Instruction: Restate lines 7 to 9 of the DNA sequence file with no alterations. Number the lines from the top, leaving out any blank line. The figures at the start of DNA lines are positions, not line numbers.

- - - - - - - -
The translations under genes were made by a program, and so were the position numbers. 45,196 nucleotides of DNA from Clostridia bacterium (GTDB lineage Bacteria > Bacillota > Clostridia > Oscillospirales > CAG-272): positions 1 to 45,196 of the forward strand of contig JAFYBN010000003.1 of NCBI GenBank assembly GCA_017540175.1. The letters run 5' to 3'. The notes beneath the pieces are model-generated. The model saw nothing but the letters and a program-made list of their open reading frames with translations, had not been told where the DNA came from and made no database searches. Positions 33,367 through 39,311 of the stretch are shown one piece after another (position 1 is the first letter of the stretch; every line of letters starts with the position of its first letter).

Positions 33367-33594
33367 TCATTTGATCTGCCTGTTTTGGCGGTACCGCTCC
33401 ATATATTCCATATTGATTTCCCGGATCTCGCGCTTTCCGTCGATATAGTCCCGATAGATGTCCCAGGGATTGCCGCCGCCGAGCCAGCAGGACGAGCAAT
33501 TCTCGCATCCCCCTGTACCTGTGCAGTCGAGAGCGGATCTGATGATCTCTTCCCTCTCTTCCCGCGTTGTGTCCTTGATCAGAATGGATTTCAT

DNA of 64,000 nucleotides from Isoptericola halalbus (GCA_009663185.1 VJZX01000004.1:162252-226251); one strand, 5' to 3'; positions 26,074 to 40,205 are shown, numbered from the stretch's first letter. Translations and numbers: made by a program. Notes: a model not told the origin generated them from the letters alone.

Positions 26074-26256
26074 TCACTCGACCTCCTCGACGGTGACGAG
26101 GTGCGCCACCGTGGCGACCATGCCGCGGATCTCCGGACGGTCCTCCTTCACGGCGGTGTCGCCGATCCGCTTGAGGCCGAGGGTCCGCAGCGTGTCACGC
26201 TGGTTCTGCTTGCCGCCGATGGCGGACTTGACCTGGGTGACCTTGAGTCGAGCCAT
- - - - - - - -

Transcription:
Positions 26074-26256
26074 TCACTCGACCTCCTCGACGGTGACGAG
26101 GTGCGCCACCGTGGCGACCATGCCGCGGATCTCCGGACGGTCCTCCTTCACGGCGGTGTCGCCGATCCGCTTGAGGCCGAGGGTCCGCAGCGTGTCACGC